The value of building permits in Canada totaled $5.0 billion in August, up 7.2% from July, according to Statistics Canada. The bulk of the increase in construction intentions was due to gains in Ontario and British Columbia.
The end of the municipal employees strike in Toronto in July contributed to the increase. If Toronto is excluded, the total value of building permits rose by 0.8%.
In August, municipalities issued $2.9 billion worth of building permits in the residential sector, an 11.2% increase, and $2.1 billion in the non-residential sector, a 2.2% advance. Excluding the municipality of Toronto, the total value of building permits was up 6.3% in the residential sector and down 6.2% in the non-residential sector.
At the provincial level, the value of building permits increased in three provinces in August: Ontario, British Columbia and Alberta. The largest declines were in Saskatchewan, Quebec, New Brunswick, Manitoba and Nova Scotia.
Municipalities issued $2.1 billion worth of building permits for single-family dwellings in August, 15.1% more than in July. This was the sixth consecutive monthly increase, fuelled by higher construction intentions in Ontario, Alberta and British Columbia.
The value of building permits for multi-family dwellings rose 2.6% to $841.7 million in August.
British Columbia registered the largest decline in dollar terms, while Ontario, Alberta and Quebec posted gains in construction intentions for multi-family dwellings.
Municipalities approved the construction of 13,432 new dwellings in August, up 7.6%. The increase was largely attributable to single-family dwellings, which increased 12.1% to 7,315 units.
The value of building permits in the non-residential sector increased 2.2% to $2.1 billion in August, as a result of gains in the commercial and industrial components. Increases in British Columbia and Ontario more than offset declines in the non-residential sector in seven provinces.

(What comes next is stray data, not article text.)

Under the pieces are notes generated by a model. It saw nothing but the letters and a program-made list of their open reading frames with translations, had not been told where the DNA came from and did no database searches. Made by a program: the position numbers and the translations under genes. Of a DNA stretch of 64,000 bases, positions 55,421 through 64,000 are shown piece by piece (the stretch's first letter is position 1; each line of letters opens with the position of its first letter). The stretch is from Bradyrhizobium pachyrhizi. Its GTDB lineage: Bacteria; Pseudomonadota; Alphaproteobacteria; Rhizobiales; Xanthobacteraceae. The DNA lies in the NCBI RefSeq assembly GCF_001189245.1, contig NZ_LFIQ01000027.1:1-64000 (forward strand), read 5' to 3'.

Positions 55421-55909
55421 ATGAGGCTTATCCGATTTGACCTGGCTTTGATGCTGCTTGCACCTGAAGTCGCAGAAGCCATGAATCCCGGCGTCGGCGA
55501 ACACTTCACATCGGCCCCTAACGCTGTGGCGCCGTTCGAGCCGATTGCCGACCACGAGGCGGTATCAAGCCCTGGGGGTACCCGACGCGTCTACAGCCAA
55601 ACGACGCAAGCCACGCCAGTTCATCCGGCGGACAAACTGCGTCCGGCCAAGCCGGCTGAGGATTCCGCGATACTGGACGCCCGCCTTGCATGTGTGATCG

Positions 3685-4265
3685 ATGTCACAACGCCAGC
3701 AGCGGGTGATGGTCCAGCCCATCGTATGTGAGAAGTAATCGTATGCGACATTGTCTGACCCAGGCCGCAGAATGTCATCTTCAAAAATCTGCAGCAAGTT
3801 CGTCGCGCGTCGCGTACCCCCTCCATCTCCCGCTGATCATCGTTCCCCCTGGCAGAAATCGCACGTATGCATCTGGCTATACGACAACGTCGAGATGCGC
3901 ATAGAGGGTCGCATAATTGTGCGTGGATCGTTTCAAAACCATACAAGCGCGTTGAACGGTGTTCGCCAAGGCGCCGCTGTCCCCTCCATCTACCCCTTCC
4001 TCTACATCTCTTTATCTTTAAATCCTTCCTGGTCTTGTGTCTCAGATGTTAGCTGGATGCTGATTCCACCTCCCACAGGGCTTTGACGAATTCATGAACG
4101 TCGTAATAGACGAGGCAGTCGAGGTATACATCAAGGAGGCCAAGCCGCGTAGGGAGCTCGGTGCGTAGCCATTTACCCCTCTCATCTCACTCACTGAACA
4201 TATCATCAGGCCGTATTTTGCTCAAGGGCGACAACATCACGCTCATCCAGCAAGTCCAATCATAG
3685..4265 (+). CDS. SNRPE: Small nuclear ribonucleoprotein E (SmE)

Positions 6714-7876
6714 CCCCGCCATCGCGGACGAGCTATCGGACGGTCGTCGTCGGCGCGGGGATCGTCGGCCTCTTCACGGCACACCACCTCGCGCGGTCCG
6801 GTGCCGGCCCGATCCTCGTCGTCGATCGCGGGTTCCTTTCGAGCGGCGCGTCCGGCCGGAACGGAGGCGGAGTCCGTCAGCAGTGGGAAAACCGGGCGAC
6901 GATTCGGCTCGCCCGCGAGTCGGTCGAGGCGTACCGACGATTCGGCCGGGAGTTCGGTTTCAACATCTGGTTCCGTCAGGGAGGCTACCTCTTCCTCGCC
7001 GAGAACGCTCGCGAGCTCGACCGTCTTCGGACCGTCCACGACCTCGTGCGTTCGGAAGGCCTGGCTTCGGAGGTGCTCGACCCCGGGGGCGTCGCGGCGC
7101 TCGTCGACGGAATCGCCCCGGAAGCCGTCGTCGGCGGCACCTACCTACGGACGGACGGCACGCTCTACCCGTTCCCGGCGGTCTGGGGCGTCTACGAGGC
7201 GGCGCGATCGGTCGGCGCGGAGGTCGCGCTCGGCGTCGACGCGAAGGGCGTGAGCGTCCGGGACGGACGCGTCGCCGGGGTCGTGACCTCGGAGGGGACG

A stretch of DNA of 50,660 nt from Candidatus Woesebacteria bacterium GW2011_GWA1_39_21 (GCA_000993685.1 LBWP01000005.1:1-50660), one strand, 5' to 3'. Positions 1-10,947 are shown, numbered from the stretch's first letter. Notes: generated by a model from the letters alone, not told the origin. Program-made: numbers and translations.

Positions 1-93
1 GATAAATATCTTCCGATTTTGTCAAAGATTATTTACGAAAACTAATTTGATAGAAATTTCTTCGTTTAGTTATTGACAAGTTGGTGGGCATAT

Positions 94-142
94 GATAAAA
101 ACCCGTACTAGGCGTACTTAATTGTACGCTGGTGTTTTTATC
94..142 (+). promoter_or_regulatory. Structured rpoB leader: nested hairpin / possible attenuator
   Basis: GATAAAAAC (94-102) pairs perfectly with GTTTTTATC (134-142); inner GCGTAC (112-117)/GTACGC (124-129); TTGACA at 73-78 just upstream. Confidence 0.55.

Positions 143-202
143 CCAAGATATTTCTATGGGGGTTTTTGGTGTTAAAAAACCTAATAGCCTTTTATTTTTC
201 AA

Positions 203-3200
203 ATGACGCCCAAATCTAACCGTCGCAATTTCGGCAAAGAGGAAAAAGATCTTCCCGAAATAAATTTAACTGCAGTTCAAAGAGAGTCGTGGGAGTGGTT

In the commercial component, the value of building permits rose 3.0% to $1.1 billion. In Ontario, the advance was due primarily to construction intentions for office buildings. In British Columbia, the construction of laboratories and recreational buildings accounted for most of the increase.
The value of building permits in the institutional component fell 1.1% to $737 million. While decreases were observed in seven provinces, the component's value tripled in British Columbia to $319 million, mainly as a result of higher construction intentions for medical buildings. It was the highest value for this component on record.
In the industrial component, the value of building permits rose 8.2% to $292 million. The increase was largely attributable to Ontario and Alberta. Construction intentions were down in Manitoba, Saskatchewan and Quebec.
Ontario and British Columbia posted the largest gains among the provinces. The August increase in Ontario came in the wake of a strike by Toronto's municipal employees a month earlier. If Toronto is excluded, the value of building permits in Ontario remained unchanged.
In British Columbia, the total value of building permits increased 47.5% to $912.7 million, mostly as a result of increases in the institutional and commercial components.
In August, seven provinces experienced declines in the value of building permits. Saskatchewan had the largest drop (-35.4%), as every component posted declines. Quebec followed with decreases in the non-residential sector.
The total value of permits was down in 20 of the 34 census metropolitan areas (CMAs).
The Toronto CMA had the largest increase (+83.7%), as only the institutional component was weaker.
Excluding the municipality of Toronto, the value of building permits in the remaining part of the CMA would have risen 16.1%, as a result of higher intentions for single-family dwellings.
The Kelowna CMA posted gains in both residential and non-residential sectors.
The total value of permits issued in the Hamilton CMA fell because of decreases in all components. Montréal experienced a decline due to lower demand for single-family and institutional permits.